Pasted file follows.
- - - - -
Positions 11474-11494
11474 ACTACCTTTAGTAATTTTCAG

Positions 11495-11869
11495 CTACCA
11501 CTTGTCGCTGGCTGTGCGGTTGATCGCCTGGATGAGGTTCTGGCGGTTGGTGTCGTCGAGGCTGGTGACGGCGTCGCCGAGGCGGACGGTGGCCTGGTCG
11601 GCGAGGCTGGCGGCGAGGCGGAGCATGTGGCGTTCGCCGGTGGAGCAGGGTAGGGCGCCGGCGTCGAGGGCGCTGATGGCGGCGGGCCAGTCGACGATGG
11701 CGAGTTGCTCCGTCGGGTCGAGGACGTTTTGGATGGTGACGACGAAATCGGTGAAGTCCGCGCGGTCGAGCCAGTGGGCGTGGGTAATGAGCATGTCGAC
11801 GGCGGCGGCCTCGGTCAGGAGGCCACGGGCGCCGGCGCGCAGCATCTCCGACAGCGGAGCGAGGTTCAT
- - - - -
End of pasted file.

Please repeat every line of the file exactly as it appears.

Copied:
Positions 11474-11494
11474 ACTACCTTTAGTAATTTTCAG

Positions 11495-11869
11495 CTACCA
11501 CTTGTCGCTGGCTGTGCGGTTGATCGCCTGGATGAGGTTCTGGCGGTTGGTGTCGTCGAGGCTGGTGACGGCGTCGCCGAGGCGGACGGTGGCCTGGTCG
11601 GCGAGGCTGGCGGCGAGGCGGAGCATGTGGCGTTCGCCGGTGGAGCAGGGTAGGGCGCCGGCGTCGAGGGCGCTGATGGCGGCGGGCCAGTCGACGATGG
11701 CGAGTTGCTCCGTCGGGTCGAGGACGTTTTGGATGGTGACGACGAAATCGGTGAAGTCCGCGCGGTCGAGCCAGTGGGCGTGGGTAATGAGCATGTCGAC
11801 GGCGGCGGCCTCGGTCAGGAGGCCACGGGCGCCGGCGCGCAGCATCTCCGACAGCGGAGCGAGGTTCAT